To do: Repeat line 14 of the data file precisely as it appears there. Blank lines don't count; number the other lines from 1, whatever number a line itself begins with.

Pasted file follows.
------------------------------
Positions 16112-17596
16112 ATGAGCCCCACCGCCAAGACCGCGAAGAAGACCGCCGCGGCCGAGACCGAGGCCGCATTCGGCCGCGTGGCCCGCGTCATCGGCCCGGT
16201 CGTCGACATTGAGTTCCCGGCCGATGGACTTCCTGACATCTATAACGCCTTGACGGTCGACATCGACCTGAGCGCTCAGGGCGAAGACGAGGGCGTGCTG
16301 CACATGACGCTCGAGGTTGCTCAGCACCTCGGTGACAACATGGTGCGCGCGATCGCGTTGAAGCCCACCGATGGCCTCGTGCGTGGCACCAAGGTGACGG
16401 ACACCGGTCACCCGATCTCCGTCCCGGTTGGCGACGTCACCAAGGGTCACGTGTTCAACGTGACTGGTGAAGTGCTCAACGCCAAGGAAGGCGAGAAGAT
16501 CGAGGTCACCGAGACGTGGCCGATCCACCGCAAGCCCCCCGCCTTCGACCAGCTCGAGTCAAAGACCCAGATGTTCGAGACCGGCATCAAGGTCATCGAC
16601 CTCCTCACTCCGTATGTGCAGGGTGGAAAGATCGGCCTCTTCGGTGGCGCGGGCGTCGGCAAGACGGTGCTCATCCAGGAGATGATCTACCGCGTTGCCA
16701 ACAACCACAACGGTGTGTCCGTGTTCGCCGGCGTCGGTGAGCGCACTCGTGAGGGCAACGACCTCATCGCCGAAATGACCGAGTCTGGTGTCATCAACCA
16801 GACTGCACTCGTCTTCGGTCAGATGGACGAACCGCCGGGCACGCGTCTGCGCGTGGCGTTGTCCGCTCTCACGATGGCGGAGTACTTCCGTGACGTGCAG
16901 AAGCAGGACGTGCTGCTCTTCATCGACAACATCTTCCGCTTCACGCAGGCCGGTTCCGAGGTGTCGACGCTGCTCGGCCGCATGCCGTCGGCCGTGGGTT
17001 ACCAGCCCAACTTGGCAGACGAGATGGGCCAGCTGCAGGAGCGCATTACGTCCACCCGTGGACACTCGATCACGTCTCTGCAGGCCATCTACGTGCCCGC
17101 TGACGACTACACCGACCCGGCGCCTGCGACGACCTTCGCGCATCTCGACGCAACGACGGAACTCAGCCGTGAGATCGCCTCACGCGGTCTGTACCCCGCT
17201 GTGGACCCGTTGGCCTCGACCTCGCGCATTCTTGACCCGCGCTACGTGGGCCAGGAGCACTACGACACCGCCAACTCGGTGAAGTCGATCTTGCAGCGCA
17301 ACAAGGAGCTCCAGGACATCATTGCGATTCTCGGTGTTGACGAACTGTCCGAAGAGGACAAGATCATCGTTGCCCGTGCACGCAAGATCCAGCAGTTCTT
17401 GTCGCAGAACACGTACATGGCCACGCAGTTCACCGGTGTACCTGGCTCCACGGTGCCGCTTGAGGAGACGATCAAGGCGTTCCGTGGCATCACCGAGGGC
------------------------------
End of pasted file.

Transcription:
17301 ACAAGGAGCTCCAGGACATCATTGCGATTCTCGGTGTTGACGAACTGTCCGAAGAGGACAAGATCATCGTTGCCCGTGCACGCAAGATCCAGCAGTTCTT